We also had inflation related increases in our converting costs, which were higher by $0.05 per share while annual outage expenses were up $0.19 per share compared to last year. Freight and logistics expenses were higher by $0.19 per share driven by historically high load to truck ratios, driver shortages, increases in fuel costs, and a higher mix of spot pricing to keep pace with the box demand. Lastly, depreciation expense was higher by $0.01 per share and Paper segment prices and mix were lower by $0.01 per share.

Looking at our Packaging business, EBITDA excluding special items in the second quarter of 2021 of $409 million with sales of $1.7 billion resulted in a margin of 24% versus last year’s EBITDA of $313 million and sales of $1.4 billion or a 22% margin. Our mills and plants continued to do an outstanding job of meeting our customer needs while managing through certain material and chemical availability issues, a tight labor market, various freight and logistics challenges as well as the planned maintenance outages at four of our mills during the second quarter.

The mills executed the planned outages extremely well and with the help of the No. 3 machine at our Jackson, Alabama mill provided our plants the necessary containerboard to achieve an all-time record for total box shipments. Although we were able to build some much-needed inventory, due to very high demand, we ended the second quarter below our targeted levels and at a new low for weeks of inventory supply for this time of year and ahead of expected very busy third and fourth quarters.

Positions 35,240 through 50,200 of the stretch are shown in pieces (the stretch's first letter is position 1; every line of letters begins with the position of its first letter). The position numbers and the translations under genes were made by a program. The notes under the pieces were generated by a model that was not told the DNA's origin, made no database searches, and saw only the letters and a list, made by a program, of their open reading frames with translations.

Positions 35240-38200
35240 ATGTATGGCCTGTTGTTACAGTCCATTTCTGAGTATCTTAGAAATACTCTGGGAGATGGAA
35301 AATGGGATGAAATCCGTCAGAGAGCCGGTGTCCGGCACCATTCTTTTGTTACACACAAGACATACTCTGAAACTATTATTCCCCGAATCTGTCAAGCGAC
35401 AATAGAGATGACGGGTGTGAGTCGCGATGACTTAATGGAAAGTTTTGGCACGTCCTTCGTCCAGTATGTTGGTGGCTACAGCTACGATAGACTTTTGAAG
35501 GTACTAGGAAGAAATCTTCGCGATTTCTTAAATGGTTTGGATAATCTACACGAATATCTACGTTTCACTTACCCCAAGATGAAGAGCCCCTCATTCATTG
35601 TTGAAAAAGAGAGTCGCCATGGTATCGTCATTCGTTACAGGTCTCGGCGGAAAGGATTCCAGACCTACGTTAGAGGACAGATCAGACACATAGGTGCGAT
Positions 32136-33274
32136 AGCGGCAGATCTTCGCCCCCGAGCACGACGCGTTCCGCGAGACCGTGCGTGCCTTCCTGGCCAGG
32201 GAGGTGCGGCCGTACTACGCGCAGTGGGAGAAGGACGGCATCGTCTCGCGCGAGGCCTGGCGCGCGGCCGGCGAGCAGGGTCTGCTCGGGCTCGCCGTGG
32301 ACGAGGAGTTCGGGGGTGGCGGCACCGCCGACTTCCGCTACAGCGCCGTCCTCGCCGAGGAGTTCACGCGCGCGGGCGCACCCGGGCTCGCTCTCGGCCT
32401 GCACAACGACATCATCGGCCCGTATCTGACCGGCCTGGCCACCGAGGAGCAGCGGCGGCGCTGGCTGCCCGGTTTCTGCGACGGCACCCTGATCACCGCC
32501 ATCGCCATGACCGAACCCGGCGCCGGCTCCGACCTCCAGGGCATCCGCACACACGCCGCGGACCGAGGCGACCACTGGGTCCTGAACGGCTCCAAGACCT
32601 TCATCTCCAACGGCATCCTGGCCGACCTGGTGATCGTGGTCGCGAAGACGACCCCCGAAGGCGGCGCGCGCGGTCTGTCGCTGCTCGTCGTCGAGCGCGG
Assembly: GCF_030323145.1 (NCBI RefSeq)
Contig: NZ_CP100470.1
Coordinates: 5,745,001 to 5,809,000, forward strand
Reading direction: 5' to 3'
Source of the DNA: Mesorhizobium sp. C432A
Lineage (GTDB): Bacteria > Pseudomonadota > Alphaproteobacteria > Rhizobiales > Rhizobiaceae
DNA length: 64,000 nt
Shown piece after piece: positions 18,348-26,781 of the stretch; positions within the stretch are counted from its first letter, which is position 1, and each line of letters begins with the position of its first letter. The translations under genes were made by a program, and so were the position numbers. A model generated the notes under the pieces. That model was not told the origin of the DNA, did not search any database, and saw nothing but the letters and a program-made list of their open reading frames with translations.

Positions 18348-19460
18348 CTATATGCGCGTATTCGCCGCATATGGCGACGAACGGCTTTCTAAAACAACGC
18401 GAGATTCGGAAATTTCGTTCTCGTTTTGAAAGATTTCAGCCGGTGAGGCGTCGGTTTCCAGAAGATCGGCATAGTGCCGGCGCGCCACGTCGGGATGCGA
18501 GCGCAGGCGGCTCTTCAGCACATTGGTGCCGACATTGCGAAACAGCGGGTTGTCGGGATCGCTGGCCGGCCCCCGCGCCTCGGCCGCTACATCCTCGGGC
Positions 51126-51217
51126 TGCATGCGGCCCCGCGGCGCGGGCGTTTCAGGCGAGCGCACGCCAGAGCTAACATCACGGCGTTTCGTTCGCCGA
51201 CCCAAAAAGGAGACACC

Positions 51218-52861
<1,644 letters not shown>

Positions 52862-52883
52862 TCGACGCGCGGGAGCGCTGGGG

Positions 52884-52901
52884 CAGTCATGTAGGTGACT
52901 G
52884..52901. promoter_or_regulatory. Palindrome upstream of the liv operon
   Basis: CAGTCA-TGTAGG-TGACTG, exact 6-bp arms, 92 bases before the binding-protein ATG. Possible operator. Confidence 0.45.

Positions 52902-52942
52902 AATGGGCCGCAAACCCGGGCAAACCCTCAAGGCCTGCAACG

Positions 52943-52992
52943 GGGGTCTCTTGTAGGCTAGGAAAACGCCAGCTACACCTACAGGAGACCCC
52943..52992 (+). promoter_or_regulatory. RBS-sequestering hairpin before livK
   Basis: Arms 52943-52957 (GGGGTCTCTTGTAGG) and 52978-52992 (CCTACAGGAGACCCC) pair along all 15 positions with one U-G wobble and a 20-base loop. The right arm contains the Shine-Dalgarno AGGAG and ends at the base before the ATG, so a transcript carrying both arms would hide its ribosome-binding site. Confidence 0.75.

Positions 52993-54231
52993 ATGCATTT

In the second half of the year, we still anticipate a planned outage at our Jackson, Alabama mill later in the third quarter as well as a significant planned outage at our DeRidder mill in the fourth quarter. Implementation of the previously announced price increases continues to be executed extremely well by our sales organization while our engineering and technology organization and the employees at all of our mills and corrugated products plants continues to successfully implement numerous initiatives and projects to reduce cost through efficiency, productivity, and optimization improvements.

With inflation driven cost increases across most all areas of our company coupled with truck, rail, and barge challenges for both incoming and outgoing products and materials at our facilities, these efforts are absolutely critical to our success. In addition, being a primarily virgin fiber based producer of containerboard minimizes the impact of significant increases in recycled fiber costs over the last several quarters. I’ll now turn it over to Tom, who will provide more details on containerboard sales in the corrugated business.

Thomas A. Hassfurther — Executive Vice President – Corrugated Products

Thank you, Mark. As Mark indicated, containerboard and corrugated products demand remains very strong across most of all of our end markets. Our plants achieved a new all-time quarterly record for total box shipments as well as a second quarter record for shipments per day, both of which were up 9.6% compared to last year’s second quarter. Through the first half of 2021, our box shipment volume is up 9% on a per day basis versus the industry being up 6.8%.

Driven by higher domestic demand, outside sales volume of containerboard was about 43,000 tons above the second quarter of 2020, but was down slightly versus the first quarter of this year due to lower export shipments, supplying the record requirements of our box plants and the need to position inventory levels ahead of what appears to be a strong second half of the year.